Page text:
Next-Gen SCSI: More for Less

 
 
By eweek  |  Posted 2003-06-18 Email Print this article Print
 
 
 
 
 
 
 

Servers using the new generation of serial-attached SCSI hard drives could cost up to 15 percent less than today's standard SCSI systems.

NEW YORK—Servers using the new generation of serial-attached SCSI hard drives will cost up to 15 percent less than todays standard SCSI systems, according to representatives of Hewlett-Packard Co. HP, of Palo Alto, Calif., will transition its various server lines to SAS in mid-to-late 2004, officials said at the here. SAS technology, demonstrated here in prototype drives made by Seagate Technology LLC of Scotts Valley, Calif., and using controllers from Adaptec Inc., of Milpitas, Calif., features 3G-bps connections and dual ports, officials noted. Customers initially will be able to manually configure the ports for failover purposes.
In the 6G-bps SAS 2.0, due in 2005 or later, vendors like HP will offer factory configurations of the ports connected for greater bandwidth. Another doubling of bandwidth will come with SAS 3.0, officials said. Also, the future generations will offer non-volatile cache, they said.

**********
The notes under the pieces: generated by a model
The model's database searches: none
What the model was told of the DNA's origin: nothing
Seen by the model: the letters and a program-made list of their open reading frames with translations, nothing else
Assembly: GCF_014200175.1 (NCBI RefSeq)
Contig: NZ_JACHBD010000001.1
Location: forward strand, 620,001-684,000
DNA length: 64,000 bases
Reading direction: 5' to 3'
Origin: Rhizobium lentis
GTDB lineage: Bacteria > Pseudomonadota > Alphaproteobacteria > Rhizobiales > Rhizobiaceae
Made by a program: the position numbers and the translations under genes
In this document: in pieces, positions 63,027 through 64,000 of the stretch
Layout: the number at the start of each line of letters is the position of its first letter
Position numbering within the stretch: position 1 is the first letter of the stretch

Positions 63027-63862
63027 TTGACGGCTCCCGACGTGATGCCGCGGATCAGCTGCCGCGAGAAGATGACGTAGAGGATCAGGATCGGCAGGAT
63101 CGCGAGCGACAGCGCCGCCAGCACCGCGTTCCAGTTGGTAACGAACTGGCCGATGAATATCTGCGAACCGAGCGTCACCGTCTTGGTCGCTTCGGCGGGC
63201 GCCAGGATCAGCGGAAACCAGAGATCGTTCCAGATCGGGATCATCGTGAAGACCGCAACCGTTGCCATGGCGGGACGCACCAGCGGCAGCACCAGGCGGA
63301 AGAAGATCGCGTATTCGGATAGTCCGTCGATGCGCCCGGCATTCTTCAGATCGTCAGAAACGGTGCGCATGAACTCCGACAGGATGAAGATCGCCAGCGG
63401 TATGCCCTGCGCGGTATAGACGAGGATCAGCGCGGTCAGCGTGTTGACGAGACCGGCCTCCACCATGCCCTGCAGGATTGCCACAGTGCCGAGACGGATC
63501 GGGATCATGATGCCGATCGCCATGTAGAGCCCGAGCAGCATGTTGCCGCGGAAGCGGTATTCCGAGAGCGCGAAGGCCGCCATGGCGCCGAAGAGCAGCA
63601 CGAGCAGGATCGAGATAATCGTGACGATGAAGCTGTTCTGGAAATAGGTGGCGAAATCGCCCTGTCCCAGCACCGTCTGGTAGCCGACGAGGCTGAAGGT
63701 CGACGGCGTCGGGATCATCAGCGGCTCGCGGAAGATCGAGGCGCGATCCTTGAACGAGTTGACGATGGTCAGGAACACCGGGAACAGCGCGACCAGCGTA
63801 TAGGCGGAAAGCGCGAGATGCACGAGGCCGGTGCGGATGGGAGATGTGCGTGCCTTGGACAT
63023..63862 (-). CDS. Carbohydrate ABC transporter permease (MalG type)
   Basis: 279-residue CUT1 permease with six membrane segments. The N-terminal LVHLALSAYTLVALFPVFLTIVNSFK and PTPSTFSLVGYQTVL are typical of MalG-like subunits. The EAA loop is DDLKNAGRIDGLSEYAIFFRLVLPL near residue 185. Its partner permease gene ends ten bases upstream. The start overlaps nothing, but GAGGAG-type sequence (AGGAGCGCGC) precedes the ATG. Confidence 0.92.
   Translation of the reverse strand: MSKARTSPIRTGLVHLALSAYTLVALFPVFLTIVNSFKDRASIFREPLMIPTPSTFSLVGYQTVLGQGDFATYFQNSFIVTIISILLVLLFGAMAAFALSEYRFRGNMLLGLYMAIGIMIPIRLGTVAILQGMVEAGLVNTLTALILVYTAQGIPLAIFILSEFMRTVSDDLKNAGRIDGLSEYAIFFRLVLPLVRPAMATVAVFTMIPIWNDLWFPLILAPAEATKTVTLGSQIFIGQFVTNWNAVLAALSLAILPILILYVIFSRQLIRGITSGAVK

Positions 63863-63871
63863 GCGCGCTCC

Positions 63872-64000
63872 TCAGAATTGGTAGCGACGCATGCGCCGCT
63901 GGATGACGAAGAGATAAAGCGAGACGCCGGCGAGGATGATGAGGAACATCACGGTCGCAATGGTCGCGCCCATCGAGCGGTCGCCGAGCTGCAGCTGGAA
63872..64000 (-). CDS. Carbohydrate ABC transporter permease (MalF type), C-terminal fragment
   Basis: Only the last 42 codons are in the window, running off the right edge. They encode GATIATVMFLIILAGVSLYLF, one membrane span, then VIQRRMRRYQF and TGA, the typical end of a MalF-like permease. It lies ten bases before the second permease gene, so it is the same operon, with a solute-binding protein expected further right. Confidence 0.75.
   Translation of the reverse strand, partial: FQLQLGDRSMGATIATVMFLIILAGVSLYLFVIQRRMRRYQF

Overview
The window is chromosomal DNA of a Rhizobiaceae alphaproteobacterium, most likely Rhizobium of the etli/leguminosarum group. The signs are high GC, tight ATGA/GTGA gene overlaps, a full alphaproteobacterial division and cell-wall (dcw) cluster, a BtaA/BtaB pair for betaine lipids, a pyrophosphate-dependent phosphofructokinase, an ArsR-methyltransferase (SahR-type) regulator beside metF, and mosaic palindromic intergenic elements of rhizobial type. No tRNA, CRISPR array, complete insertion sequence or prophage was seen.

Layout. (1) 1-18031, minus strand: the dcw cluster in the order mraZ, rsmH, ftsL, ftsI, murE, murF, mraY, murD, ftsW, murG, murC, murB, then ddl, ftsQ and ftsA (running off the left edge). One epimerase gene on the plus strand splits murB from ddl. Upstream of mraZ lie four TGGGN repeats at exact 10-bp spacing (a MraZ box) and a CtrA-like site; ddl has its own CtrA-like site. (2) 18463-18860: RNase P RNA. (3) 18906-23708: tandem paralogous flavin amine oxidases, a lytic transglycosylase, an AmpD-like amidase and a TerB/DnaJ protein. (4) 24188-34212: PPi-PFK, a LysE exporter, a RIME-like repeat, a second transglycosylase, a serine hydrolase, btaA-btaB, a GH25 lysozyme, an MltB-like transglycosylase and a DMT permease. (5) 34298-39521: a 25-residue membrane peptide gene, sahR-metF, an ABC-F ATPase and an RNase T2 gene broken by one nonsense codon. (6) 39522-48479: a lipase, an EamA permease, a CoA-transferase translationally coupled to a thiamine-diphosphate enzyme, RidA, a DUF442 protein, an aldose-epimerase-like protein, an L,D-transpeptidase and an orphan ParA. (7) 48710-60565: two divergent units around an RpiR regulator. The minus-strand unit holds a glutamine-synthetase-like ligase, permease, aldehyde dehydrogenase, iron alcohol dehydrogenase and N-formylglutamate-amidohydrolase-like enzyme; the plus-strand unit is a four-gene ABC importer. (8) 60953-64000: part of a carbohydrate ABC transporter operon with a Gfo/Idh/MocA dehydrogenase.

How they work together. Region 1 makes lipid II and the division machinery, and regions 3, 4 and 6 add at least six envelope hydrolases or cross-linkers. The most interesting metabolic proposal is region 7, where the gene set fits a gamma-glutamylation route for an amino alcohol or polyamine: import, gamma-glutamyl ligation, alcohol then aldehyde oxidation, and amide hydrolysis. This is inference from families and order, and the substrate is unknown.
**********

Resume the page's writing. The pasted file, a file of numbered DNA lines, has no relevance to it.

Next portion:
Adaptec, HP and Seagate also are some of the vendors developing serial Advanced Technology Architecture drives and related products. The current parallel ATA drives are increasingly being used in non-mission-critical enterprise storage arrays, but some vendors, like HP, are waiting until this fall to ship serial versions from their arrays inception, officials said. Existing SCSI and drives will still have their place in high-end servers, officials said, since ATA technology lacks the data integrity, anti-vibration and block queuing characteristics of SCSI and Fibre Channel for high-end storage uses. Both serial-attached SCSI and serial ATA enable smaller form-factor drives, and vendors can save by combining development efforts, officials observed.
The industry is mostly past the initial manufacturing problems found in early serial-connected drives, officials of Lake Forest, Calif.-based Western Digital Corp. said.
 
 
 
 
 
 
 
 
 
 
 

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